TSHR is the main causative locus in autosomal recessively inherited thyroid dysgenesis

Research output: Contribution to journalArticle

Authors

  • Zehra Aycan
  • Halil Saglam
  • Julia R Forman
  • Semra Cetinkaya
  • Omer Tarim
  • Ece Bober
  • Yasar Cesur
  • Selim Kurtoglu
  • Feyza Darendeliler
  • Veysel Bas
  • Erdal Eren
  • Korcan Demir
  • Aslihan Kiraz
  • Banu K Aydin
  • Ambika Karthikeyan
  • Michaela Kendall
  • Nick J Shaw
  • Jeremy Kirk
  • Wolfgang Hogler

Abstract

Congenital hypothyroidism (CH) is the most common neonatal endocrine disorder and results in mental retardation if untreated. Eighty-five percent of CH cases are due to disruptions in thyroid organogenesis and are mostly sporadic, but about 2% of thyroid dysgenesis is familial, indicating the involvement of genetic factors in the aetiology of the disease. In this study, we aimed to investigate the Mendelian (single-gene) causes of non-syndromic and non-goitrous congenital hypothyroidism (CHNG) in consanguineous or multi-case families. Here we report the results of the second part (n=105) of our large cohort (n=244), representing the largest such cohort in the literature, and interpret the overall results of the whole cohort. Additionally, 50 sporadic cases with thyroid dysgenesis and 400 unaffected control subjects were included in the study. In familial cases, first, we performed potential linkage analysis of four known genes causing CHNG (TSHR, PAX8, TSHB, and NKX2-5) using microsatellite markers and then examined the presence of mutations in these genes by direct sequencing. In addition, in silico analyses of the predicted structural effects of TSHR mutations were performed and related to the mutation specific disease phenotype. We detected eight new TSHR mutations and a PAX8 mutation but no mutations in TSHB and NKX2-5. None of the biallelic TSHR mutations detected in familial cases were present in the cohort of 50 sporadic cases. Genotype/phenotype relationships were established between TSHR mutations and resulting clinical presentations. Here we conclude that TSHR mutations are the main detectable cause of autosomal recessively inherited thyroid dysgenesis. We also outline a new genetic testing strategy for the investigation of suspected autosomal recessive non-goitrous CH.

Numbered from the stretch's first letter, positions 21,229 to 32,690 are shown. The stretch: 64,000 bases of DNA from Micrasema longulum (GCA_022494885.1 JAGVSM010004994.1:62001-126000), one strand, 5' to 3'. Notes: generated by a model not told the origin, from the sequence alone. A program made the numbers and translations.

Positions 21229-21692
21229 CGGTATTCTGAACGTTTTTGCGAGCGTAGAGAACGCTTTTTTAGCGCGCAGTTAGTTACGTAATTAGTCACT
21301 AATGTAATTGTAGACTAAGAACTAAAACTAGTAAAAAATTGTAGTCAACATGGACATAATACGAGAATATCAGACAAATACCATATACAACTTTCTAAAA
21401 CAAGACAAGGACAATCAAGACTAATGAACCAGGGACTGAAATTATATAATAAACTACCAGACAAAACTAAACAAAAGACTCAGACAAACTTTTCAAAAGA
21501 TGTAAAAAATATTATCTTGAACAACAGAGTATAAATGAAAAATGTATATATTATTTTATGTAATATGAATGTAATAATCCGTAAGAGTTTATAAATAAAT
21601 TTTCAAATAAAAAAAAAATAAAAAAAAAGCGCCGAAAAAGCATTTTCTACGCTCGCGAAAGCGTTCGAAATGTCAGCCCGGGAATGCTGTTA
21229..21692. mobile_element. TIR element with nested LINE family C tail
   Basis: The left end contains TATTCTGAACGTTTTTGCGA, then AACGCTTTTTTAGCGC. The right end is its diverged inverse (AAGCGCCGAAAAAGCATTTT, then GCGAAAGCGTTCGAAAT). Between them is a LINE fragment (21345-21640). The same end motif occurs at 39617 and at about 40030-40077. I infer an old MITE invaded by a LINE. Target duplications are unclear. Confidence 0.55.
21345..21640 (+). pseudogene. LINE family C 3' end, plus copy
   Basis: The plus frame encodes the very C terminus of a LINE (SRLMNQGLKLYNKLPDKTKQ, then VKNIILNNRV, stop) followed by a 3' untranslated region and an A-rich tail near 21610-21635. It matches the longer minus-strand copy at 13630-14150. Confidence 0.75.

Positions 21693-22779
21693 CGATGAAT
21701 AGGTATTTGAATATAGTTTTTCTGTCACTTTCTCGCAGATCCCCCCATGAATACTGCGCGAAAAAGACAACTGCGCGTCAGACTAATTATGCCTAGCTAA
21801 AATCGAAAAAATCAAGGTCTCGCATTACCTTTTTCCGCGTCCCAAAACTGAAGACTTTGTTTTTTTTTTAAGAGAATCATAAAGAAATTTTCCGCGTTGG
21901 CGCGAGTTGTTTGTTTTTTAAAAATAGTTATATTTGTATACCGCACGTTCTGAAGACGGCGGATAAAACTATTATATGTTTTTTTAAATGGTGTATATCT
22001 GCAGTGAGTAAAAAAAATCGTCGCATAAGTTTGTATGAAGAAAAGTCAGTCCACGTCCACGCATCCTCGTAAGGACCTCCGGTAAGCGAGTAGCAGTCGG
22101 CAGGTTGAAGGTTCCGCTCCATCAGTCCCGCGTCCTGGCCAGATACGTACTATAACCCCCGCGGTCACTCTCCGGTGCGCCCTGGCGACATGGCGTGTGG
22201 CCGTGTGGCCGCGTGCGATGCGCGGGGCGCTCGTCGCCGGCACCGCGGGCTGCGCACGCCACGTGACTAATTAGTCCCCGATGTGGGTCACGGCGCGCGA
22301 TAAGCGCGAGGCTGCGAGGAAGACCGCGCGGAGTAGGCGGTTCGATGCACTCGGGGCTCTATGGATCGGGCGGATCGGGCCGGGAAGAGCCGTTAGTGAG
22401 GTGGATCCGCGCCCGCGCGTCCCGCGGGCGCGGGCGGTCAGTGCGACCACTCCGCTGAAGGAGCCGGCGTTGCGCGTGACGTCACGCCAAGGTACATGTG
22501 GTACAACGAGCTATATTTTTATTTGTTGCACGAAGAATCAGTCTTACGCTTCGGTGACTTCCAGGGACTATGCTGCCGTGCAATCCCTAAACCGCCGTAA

Details

Original languageEnglish
Pages (from-to)419-426
Number of pages8
JournalJournal of pediatric endocrinology & metabolism
Volume25
Issue number5-6
Early online date24 May 2012
Publication statusPublished - Jun 2012